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posted by janrinok on Sunday March 13 2022, @02:14PM   Printer-friendly

10 years of Raspberry Pi: The $25 computer has come a long way:

This little device has revolutionized computing since it came on the scene. We take a look back at its journey.

The UK in the 1980s was ground zero for the microcomputer revolution. Cheap computers based on 8-bit processors flooded the market, teaching a generation to program using built-in BASIC interpreters. Homes had devices like Sinclair's ZX81 and Spectrum, while schools used Acorn's BBC Micro.

These weren't like today's PCs. They were designed and built to be accessible, with IO ports that could be accessed directly from the built-in programming environments. Turn one on, and you were ready to start programming.

But then things changed: 16-bit machines were more expensive, and technical and marketing failures started to remove pioneers from the market. The final nail in the coffin was the IBM PC and its myriad clones, focused on the business market and designed to run, not build, applications.

It became harder to learn computing skills, with home computers slowly replaced by gaming consoles, smartphones and tablets. How could an inquisitive child learn to code or build their own hardware?

The answer first came from the Arduino, a small ARM-based developer board that served as a target for easy-to-learn programming languages. But it wasn't a computer; you couldn't hook it up to a keyboard and screen and use it.

Eben Upton, an engineer at microcontroller chip manufacturer Broadcom, was frustrated with the status quo. Looking at the current generation of ARM-based microcontrollers he realized it was possible to use a low-cost (and relatively low power) chip to build a single-board computer. Using a system-on-a-chip architecture, you could bundle CPU and GPU and memory on a single chip. Using the SOC's general purpose IO ports, you could build it into a device that was easily expandable, booting from a simple SD storage card.

Work on what was to become the Raspberry Pi began in 2006, with a team of volunteers working with simple ARM SOC.

Can anyone remember the first program that they actually wrote (rather than copied from a magazine or downloaded from a friend's cassette tape)? Mine simply moved an asterisk around the screen 'bouncing' off the edges, and was written in Z80 assembly language. That is all I had on my Nascom 1.

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  • (Score: 2) by kazzie on Sunday March 13 2022, @04:48PM (1 child)

    by kazzie (5309) Subscriber Badge on Sunday March 13 2022, @04:48PM (#1228919)

    I saw the tail-end of the BBC Micros as I started school, and used the Acorn Archimedes machines until they were usurped by Windows 95 PCs. No computer at home until 1997.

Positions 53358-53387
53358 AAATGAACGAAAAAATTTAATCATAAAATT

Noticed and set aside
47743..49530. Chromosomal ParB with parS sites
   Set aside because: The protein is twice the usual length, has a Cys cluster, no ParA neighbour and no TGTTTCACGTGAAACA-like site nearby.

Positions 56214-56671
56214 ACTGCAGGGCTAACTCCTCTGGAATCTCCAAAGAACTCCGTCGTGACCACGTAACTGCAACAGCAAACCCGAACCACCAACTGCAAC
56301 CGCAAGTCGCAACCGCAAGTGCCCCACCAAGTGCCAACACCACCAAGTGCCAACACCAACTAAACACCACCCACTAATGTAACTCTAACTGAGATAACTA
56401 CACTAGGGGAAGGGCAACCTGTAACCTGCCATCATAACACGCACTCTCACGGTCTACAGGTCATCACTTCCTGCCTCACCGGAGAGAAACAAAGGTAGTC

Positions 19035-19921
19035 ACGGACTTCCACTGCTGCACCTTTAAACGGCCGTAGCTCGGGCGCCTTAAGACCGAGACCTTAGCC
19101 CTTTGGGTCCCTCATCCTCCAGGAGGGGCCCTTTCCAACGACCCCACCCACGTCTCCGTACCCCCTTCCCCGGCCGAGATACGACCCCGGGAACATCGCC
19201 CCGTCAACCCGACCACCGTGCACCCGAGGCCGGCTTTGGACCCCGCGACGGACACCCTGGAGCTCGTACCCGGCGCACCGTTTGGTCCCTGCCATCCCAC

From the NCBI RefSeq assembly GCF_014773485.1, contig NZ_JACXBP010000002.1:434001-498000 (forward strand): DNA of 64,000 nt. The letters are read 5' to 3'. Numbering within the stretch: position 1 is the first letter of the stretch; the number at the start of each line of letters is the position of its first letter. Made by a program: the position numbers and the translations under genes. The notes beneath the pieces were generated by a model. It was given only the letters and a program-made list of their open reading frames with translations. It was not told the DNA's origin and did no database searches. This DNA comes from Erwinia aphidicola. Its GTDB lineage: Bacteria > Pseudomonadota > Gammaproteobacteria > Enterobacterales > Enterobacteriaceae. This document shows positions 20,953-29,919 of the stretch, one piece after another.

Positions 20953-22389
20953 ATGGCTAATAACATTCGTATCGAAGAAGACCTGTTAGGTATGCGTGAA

While we didn't do any programming in BASIC or similar, we did a lot in procedural thinking plotting vectors with LOGO. The first program I was dead-proud of was when (following writing routines for drawing squares, hexagons, etc) I worked out how to draw a circle, as REPEAT 360 [FD 1, RT 1]. Unfortunately there was a schedule for when everyone got time to try their programs on the class computer, and I'd had my stroke of genius a few days after my slot. I handed my program to a friend to try. It worked, and I got a 'well done' from the teacher, but also a telling off for jumping the queue,

    (I was then set the task of optimising the program, because it ran so slowly. The solution: polygonise it to something like REPEAT 36 [RD 10, RT 10]. It still looked round on a 90's CRT, but it executed much quicker.

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  • (Score: 5, Interesting) by kazzie on Sunday March 13 2022, @04:59PM

    by kazzie (5309) Subscriber Badge on Sunday March 13 2022, @04:59PM (#1228924)

    I'll follow that up with another anecdote, of when I programmed an 80's micro in secondary school c. 2001. My school was celebrating it's 50th anniversary, and holding a special open-evening-style event to celebrate. A teacher from the science department approached me (as the resident computer geek) with the school's very first computer, a Sinclair ZX80. (The only reason it was still there was because it had been owned by the science department - there was not computing department yet - and hidden at the back of a storeroom.)

    We still had some CRT TVs around to link it up to, that wasn't a problem. The 1K of built-in memory was a bit more of a challenge, though. I ended up writing a ballistics program where you input a force and angle for a projectile. The program plotted a blocky track of the projectile's path, then reported the distance covered and maximum altitude. It was written in BASIC, because even though I had a manual, I wasn't in a position to learn Z80 assembler in the week or two I had before the event.

    My abiding memory of the whole experience was how horrid the Sinclair membrane keyboards were. Fine if you'd never used anything better, I suppose, but by then I definitely had.